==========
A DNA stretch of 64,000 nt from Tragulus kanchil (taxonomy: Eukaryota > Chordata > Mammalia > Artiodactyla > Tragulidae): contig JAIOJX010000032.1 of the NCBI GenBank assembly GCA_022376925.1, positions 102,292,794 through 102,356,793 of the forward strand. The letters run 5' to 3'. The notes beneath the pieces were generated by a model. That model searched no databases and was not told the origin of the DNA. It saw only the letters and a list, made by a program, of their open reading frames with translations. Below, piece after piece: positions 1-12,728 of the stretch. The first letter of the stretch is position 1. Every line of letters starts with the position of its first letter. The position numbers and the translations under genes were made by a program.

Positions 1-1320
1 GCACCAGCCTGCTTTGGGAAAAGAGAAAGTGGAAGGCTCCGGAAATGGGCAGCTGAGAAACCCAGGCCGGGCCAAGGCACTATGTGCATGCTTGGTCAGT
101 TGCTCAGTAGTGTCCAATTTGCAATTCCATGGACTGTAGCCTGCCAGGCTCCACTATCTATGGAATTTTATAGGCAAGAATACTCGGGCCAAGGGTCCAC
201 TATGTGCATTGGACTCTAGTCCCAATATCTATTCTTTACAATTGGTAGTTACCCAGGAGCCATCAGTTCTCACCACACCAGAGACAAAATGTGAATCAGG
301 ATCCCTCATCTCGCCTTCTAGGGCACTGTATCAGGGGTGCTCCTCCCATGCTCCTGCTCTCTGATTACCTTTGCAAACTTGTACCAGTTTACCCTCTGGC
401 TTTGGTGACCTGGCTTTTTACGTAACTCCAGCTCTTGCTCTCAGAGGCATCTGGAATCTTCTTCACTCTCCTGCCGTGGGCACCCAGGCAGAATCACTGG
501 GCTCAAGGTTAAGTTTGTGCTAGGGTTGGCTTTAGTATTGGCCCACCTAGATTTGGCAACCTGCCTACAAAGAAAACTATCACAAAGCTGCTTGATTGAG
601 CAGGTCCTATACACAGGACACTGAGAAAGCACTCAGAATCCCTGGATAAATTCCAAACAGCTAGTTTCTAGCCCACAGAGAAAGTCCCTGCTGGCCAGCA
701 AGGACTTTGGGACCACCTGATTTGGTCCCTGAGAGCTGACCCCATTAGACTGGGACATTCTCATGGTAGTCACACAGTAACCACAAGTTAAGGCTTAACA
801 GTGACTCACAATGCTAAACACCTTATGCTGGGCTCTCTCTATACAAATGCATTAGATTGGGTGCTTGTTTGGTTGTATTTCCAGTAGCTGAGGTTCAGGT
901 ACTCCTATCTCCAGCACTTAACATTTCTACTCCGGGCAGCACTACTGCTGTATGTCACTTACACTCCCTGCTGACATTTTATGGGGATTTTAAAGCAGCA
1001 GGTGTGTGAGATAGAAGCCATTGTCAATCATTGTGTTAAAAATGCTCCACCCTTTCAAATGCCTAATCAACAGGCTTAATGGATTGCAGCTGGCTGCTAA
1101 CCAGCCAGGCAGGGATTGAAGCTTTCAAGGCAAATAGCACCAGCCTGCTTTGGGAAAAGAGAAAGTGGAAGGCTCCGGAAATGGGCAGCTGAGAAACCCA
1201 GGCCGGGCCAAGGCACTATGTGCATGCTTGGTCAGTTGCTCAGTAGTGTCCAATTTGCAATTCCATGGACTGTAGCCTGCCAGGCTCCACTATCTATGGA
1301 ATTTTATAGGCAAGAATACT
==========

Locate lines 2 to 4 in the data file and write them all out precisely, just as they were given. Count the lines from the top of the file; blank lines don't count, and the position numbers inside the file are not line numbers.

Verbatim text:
Positions 1-1320
1 GCACCAGCCTGCTTTGGGAAAAGAGAAAGTGGAAGGCTCCGGAAATGGGCAGCTGAGAAACCCAGGCCGGGCCAAGGCACTATGTGCATGCTTGGTCAGT
101 TGCTCAGTAGTGTCCAATTTGCAATTCCATGGACTGTAGCCTGCCAGGCTCCACTATCTATGGAATTTTATAGGCAAGAATACTCGGGCCAAGGGTCCAC